Women & Their Books: Daisy Buchanan

Hello, Happy Friday and welcome back to another installment of Women+Their Books. I'm very excited to bring you today's post with Daisy Buchanan, brilliant wordstress, not morally-questionable Gatsby character. She's the writer of the brilliant How To Be A Grown Up, a book I read and promptly persuaded all the twenty-something ladies in my life to head out and buy immediately. Today it is released in paperback with a snazzy new cover so if you haven't grabbed it yet, you must step away from this blog post, come back(!) when you are done and get a copy. I'm a little biased because Daisy is now one of my Internet-pals but her words are such a comfort and she's a very, very awesome lady so go check out her work. Anyway, I have already made this introduction long enough so let's get on with it...

-What are you currently reading?  

I’ve just finished two books I adored – Social Creatures by Tara Isabelle Burton, a compulsive, compelling glamorous gasp of a novel, imagine Patricia Highsmith writing Gossip Girl – and Oh My God, What A Complete Aisling, by Emer McLysaght and Sarah Breen – an incredibly funny and tender story with so much heart and honesty. The authors are master satirists but they work with such love and affection, and they’re so good at telling very human stories.

-What is your most-read book?

Probably the Pursuit of Love by Nancy Mitford, I read it at least once a year, it always comforts me when I need soothing – again, Mitford is another waspish, wicked satirist who believes in love with her whole heart. There is nothing more glamorous than Mitford’s Paris, and nothing more oddly cosy than the Radlett family home, drafty old Alconleigh. I also reread Tender Is The Night by F Scott Fitzgerald every year, and it makes me catch my breath with its elegance spareness and sadness.

// Alexa Chung, photographed x Tom Craig for Porter Magazine.

-What is your favourite book by a British writer & why?

Oooooh, other than PoL – maybe Look At Me by Anita Brookner. It’s my very favourite sort of novel, where not an awful lot happens but there is a very strong but subtle sense of feeling. Brookner is a magnificent observer of humans, and she knows so much about selfishness and sadness. She wrote this about 30 years ago, but she elegantly describes and explains emotional issues that today’s 30 year old women – me included – struggle with. But can I also pick Bridget Jones’ Diary* by Helen Fielding, Man At The Helm by Nina Stibbe and all of the Adrian Mole books by Sue Townsend?!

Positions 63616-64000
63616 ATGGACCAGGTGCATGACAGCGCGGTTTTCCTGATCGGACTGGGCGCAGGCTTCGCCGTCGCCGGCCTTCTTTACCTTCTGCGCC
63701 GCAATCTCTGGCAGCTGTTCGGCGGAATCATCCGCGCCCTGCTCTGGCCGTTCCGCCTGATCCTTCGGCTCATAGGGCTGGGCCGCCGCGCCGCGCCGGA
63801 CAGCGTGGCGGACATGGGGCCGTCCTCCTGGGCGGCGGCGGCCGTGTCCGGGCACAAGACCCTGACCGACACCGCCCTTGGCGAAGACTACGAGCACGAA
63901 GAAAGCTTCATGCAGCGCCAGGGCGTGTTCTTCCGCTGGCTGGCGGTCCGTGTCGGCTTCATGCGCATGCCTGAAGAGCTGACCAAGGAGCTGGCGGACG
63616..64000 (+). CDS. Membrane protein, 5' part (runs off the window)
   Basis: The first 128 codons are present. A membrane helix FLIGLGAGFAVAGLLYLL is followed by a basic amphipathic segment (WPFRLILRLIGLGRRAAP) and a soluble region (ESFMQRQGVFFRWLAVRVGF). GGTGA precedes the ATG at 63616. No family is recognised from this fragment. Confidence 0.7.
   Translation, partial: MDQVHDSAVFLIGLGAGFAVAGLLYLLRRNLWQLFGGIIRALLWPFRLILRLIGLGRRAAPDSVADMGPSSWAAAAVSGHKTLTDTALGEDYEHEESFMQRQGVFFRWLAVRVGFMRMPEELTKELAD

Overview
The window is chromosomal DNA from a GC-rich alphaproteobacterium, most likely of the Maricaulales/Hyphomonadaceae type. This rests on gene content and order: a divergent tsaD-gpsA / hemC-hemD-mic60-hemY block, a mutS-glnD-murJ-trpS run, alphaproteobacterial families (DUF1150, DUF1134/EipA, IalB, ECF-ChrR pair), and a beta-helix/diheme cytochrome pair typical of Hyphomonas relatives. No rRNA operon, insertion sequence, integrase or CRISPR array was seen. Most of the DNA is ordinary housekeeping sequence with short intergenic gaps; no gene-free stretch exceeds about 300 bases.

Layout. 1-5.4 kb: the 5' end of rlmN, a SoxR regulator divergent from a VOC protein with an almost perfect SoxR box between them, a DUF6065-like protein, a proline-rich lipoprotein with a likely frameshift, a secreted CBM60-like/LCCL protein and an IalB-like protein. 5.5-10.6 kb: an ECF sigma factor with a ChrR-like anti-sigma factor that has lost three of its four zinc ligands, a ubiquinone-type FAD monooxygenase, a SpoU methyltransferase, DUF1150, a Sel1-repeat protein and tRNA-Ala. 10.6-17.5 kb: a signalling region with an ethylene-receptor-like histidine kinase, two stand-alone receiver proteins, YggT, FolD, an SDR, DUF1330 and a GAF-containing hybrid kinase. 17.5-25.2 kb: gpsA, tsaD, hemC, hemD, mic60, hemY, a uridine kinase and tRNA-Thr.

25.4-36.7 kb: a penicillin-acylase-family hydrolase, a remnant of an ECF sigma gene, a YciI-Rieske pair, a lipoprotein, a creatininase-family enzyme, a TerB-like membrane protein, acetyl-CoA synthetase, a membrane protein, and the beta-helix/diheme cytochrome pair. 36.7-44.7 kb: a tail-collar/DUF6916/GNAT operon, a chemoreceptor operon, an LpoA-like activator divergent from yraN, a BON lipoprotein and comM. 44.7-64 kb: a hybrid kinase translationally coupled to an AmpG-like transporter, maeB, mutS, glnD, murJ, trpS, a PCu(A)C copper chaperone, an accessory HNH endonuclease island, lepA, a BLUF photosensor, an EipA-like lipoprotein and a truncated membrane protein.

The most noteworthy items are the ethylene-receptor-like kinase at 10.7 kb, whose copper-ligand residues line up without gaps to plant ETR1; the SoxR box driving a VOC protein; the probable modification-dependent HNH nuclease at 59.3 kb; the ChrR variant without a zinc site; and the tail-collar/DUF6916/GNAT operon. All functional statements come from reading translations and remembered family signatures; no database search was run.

-How To Be A Grown Up literally felt like a hug in book form and I am so glad I found it when I did, smack-bang in the middle of my twenties. Were there any books you read as a twenty-something that had a similar effect on you?

Thank you so much! This is exactly how I feel about Rachel’s Holiday by Marian Keyes. Unlike Rachel, I’ve never been addicted to drugs or alcohol, but like Rachel, I have used all of the wrong things because I’ve been frightened of feeling my feelings, I’ve sought attention from people who hurt me, I’ve been selfish and I’ve struggled to understand my family. They say all good books are self help books, really, and Rachel’s Holiday is the greatest self help book I ever read.

-Which women's words in Literature have had a lasting impression on you?

Everything Dorothy Parker has ever written – obviously the puns but the short stories are so perfect and so devastating. She makes one feel so seen, in a very uncomfortable way – I’m thinking especially of Big Blonde and The Price Of LivingAlso, Nora Ephron, not just for being a beautiful and brilliant writer, but for her journalism and her way of making women’s stories significant. I constantly think about a brilliant essay she wrote about the Palm Beach Ladies’ Journal, and the way she drew these fabulous, glamorous mature women and made them so vivid. Joan Didion, of course, and On Self Respectand the elegantly wasted Eve Babitz. 

-Finally, when you were writing How To Be A Grown Up, were you reading anything else at the time? Do you have books around you for inspiration when you write?**

I love to have books near me, always! And I try to read things that are very very different from what I’m writing – I am not always successful in this. I do remember having a day of being so blocked and panicked and anxious and thinking I couldn’t do it – then taking to bed and reading Nina Stibbe’s brilliant Paradise Lodge – Stibbe has never written anything I didn’t adore, and I think her books should be prescribed for better mental health. I think I also read an oral history of MTV, and I was probably in the middle of Tender Is The Night too.

Thank you so much to Daisy for answering my questions. How To Be A Grown up is available now in paperback. NZ friends-head to your local independent bookstore and ask them to order it in for you-shop local and all that jazz. 

*Daisy is part of a panel here discussing Bridget Jones on the BBC's Unpopped podcast. 

**This question was inspired because I remember reading an interview with a writer, cannot for the life of remember who and they said they like to have their favourite books around them when they write. 

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